United Nations Secretary-General Ban Ki-moon has appointed renowned United States physician Paul Farmer to help galvanize support to eliminate cholera in Haiti, where the disease has already claimed over 7,750 lives.
The naming of the Special Advisor for Community-Based Medicine and Lessons from Haiti comes just weeks after Ban launched a new initiative to help eliminate cholera in Haiti and the Dominican Republic, the two nations that make up the Caribbean island of Hispaniola.
The initiative will invest in prevention, treatment, and education, and focus on the extension of clean drinking water and sanitation systems as well as the use of an oral vaccine to combat cholera, an acute intestinal infection caused by consuming contaminated food or water.
Dr. Farmer served as the UN Deputy Special Envoy for Haiti from 2009 to 2012, during which he assisted in advancing the country's economic and social development.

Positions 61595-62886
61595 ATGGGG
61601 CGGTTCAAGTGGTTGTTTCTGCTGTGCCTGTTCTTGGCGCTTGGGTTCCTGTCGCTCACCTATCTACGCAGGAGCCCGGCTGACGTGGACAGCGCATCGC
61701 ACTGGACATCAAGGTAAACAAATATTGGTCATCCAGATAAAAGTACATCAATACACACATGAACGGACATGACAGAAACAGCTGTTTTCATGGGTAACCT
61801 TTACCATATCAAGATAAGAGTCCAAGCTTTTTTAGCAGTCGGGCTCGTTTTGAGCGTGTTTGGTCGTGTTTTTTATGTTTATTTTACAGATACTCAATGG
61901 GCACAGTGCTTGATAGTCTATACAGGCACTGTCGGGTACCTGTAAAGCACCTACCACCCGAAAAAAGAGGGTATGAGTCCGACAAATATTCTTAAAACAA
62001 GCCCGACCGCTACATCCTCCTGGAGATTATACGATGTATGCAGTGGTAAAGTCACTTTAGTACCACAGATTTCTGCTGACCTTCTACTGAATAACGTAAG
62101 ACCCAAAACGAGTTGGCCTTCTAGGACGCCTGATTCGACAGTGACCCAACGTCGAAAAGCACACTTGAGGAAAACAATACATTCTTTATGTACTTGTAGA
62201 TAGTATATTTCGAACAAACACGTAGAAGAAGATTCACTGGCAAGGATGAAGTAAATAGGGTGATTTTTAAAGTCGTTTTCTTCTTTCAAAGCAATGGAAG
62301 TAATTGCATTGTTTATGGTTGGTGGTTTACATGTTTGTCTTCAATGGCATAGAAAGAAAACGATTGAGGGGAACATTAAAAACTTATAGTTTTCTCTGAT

He will use the data gathered from that experience to advise on lessons learned and how those can be applied in Haiti and other settings, according to the announcement of his appointment.
He also brings a wealth of experience from his work at Harvard University, where he is the Chair of the Department of Global Health and Social Medicine, and Chief of the Division of Global Health Equity at Brigham and Women's Hospital.
He is also a founding director of Partners In Health, an international non-profit organization that provides direct health care services and undertakes research and advocacy activities on behalf of those who are sick and living in poverty.
"He has pioneered novel community-based treatment strategies that successfully show that quality health care can be delivered in resource-poor settings," the announcement stated.